by Einion Thomas, Bangor University Following the withdrawal of the British army from southern Ireland in 1922, the disbandment of the Royal Irish constabulary, and onset of Civil War, many landed families, who had relied on their presence for the maintenance of law and order and their own safety, found themselves in a vulnerable position.Continue reading “From Sligo to Wales – the Flight of Charles Phibbs”
by Terence Dooley One hundred years ago, in the Spring of 1920, Irish country houses came under unprecedented attack as revolutionary and agrarian conflict swept across the country. Approximately 300 Big Houses were burned. This is the first in a number of short case studies that will be posted between now and the end ofContinue reading “‘…it seems everything we love goes’: The burning of Castleshane, 15 February 1920”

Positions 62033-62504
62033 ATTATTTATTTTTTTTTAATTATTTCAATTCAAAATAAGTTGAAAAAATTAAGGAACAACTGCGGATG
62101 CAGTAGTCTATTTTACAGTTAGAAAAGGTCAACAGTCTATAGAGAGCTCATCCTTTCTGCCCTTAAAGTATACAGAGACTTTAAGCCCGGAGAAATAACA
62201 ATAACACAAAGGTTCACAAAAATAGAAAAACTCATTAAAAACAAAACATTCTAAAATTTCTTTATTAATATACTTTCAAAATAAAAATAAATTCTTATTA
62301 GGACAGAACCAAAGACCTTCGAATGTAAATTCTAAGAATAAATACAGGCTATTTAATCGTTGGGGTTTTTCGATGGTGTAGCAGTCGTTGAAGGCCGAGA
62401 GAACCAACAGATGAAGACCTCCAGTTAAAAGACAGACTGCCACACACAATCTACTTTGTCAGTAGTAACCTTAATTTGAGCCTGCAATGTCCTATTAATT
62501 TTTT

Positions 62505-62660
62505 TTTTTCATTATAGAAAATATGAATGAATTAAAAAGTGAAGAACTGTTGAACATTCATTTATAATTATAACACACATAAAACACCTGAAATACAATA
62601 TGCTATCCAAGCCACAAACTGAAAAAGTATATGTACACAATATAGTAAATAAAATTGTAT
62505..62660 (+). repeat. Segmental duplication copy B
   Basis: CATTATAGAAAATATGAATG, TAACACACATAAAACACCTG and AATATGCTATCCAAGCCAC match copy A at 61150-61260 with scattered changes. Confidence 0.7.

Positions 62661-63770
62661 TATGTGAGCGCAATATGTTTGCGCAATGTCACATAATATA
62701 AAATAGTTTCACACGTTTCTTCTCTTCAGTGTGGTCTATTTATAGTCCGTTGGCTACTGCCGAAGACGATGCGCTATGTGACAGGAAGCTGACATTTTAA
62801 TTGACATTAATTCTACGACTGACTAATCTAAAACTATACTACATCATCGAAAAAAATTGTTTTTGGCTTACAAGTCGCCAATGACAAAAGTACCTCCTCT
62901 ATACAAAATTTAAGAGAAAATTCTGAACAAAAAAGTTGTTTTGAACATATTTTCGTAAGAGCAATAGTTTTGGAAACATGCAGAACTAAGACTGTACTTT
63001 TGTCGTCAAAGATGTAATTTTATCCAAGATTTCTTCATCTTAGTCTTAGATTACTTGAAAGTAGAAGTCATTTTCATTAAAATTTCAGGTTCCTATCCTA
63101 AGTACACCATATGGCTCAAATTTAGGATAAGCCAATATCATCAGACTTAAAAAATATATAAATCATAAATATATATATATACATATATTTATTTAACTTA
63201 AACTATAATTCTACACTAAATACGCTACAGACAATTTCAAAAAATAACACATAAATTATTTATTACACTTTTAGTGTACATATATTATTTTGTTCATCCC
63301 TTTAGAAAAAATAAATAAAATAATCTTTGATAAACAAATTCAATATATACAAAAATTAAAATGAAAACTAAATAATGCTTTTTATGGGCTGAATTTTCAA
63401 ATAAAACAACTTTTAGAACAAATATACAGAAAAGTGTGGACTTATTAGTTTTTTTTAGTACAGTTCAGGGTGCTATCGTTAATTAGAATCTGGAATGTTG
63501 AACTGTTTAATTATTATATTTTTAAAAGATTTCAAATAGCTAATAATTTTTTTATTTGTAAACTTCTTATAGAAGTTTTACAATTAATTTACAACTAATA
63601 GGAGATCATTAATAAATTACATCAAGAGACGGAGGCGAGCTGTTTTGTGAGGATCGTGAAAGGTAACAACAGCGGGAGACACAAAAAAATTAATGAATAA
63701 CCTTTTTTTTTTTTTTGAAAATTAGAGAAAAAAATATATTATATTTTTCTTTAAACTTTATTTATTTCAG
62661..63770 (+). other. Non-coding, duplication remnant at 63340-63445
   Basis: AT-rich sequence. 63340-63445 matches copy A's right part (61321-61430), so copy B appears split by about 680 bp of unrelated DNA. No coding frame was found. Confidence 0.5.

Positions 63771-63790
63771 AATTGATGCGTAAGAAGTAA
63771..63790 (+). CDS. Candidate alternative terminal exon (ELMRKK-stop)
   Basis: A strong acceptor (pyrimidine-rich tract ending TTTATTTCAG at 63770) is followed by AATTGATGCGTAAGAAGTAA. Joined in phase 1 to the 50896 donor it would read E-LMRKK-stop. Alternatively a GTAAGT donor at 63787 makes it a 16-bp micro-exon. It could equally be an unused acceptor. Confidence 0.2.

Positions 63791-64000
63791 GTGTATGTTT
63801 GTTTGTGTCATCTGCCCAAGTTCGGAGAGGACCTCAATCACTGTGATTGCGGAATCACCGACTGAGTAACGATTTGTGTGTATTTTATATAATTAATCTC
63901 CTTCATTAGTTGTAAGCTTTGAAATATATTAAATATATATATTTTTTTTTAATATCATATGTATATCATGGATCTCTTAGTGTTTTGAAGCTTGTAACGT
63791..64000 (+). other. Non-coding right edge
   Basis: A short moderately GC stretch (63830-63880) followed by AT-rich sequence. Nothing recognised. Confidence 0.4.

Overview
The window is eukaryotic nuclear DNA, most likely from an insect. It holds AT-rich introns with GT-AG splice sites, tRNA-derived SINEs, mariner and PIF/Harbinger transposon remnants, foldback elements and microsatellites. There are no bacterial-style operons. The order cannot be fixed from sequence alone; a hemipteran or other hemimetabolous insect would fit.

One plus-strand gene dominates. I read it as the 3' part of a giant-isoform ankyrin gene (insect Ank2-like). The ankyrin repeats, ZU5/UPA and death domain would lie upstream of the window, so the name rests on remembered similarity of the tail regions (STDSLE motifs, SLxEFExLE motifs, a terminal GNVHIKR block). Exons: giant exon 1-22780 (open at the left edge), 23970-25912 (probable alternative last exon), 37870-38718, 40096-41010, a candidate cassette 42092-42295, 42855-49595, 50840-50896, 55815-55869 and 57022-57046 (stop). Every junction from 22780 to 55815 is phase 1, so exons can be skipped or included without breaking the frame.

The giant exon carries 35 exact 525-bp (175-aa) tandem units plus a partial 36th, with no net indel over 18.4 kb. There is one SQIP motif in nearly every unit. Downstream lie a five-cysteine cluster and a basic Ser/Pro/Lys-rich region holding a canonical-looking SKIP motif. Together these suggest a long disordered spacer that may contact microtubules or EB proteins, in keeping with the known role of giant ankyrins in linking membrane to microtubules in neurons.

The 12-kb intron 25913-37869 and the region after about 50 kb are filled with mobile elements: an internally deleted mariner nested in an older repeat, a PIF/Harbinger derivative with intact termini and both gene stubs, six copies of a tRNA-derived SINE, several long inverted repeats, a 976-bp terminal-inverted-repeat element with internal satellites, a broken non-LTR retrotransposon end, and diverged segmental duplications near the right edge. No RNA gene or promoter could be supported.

by Christopher Ridgway Eighty years ago, in November 1940, Castle Howard in North Yorkshire, almost died. A calamitous fire broke out and nearly destroyed the building: between the early morning and lunchtime of 9th November there was a real battle to save Castle Howard from incineration.
by Christopher Ridgway Historic houses like everywhere else in the world have always faced challenges and threats to their existence. In past centuries, as private homes to elite families, difficulties might arise through death, money, or ill-fortune. Untimely death or the failure to produce an heir, when estates were strictly entailed and had to beContinue reading “The Historic House in Time of Emergency”
by Terence Dooley There were many diseases in the nineteenth century which could be fatal if contracted, and which knew no class boundaries. Granted those in the Big House had access to much better medical advice, facilities, and care, than the working classes, but if the disease had no cure, or if it got toContinue reading “‘The Duchess was unhappily stricken with that dread disease consumption’”